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Contribution of climate-driven change in continental water storage to recent sea-level rise

Proceedings of the National Academy of Sciences of the United States of America

By:
, ,
DOI: 10.1073/pnas.2134014100

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Abstract

Using a global model of continental water balance, forced by interannual variations in precipitation and near-surface atmospheric temperature for the period 1981-1998, we estimate the sea-level changes associated with climate-driven changes in storage of water as snowpack, soil water, and ground water; storage in ice sheets and large lakes is not considered. The 1981-1998 trend is estimated to be 0.12 mm/yr, and substantial interannual fluctuations are inferred; for 1993-1998, the trend is 0.25 mm/yr. At the decadal time scale, the terrestrial contribution to eustatic (i.e., induced by mass exchange) sea-level rise is significantly smaller than the estimated steric (i.e., induced by density changes) trend for the same period, but is not negligibly small. In the model the sea-level rise is driven mainly by a downtrend in continental precipitation during the study period, which we believe was generated by natural variability in the climate system.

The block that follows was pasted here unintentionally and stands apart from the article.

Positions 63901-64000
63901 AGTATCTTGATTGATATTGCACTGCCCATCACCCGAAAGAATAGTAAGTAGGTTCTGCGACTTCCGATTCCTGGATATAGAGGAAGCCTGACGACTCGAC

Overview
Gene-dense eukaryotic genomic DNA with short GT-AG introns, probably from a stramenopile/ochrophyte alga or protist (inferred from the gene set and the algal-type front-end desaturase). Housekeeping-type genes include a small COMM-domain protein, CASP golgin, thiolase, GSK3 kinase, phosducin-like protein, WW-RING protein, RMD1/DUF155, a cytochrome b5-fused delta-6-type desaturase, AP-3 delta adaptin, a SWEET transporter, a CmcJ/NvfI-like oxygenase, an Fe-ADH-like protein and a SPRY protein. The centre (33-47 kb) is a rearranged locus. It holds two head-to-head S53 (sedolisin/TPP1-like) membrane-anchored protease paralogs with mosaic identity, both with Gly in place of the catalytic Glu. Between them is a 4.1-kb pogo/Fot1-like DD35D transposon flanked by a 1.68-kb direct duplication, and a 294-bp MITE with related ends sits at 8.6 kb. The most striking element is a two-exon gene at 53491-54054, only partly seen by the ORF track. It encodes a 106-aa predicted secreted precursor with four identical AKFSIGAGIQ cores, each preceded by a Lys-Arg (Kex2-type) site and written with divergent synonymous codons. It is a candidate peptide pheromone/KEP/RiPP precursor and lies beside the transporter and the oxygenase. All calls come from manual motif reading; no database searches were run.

Additional Publication Details

Publication type:
Article
Publication Subtype:
Journal Article
Title:
Contribution of climate-driven change in continental water storage to recent sea-level rise
Series title:
Proceedings of the National Academy of Sciences of the United States of America
DOI:
10.1073/pnas.2134014100
Volume
100
Issue:
23
Year Published:
2003
Language:
English
Larger Work Type:
Article
Larger Work Subtype:
Journal Article
Larger Work Title:
Proceedings of the National Academy of Sciences of the United States of America
First page:
13158
Last page:
13161
Number of Pages:
4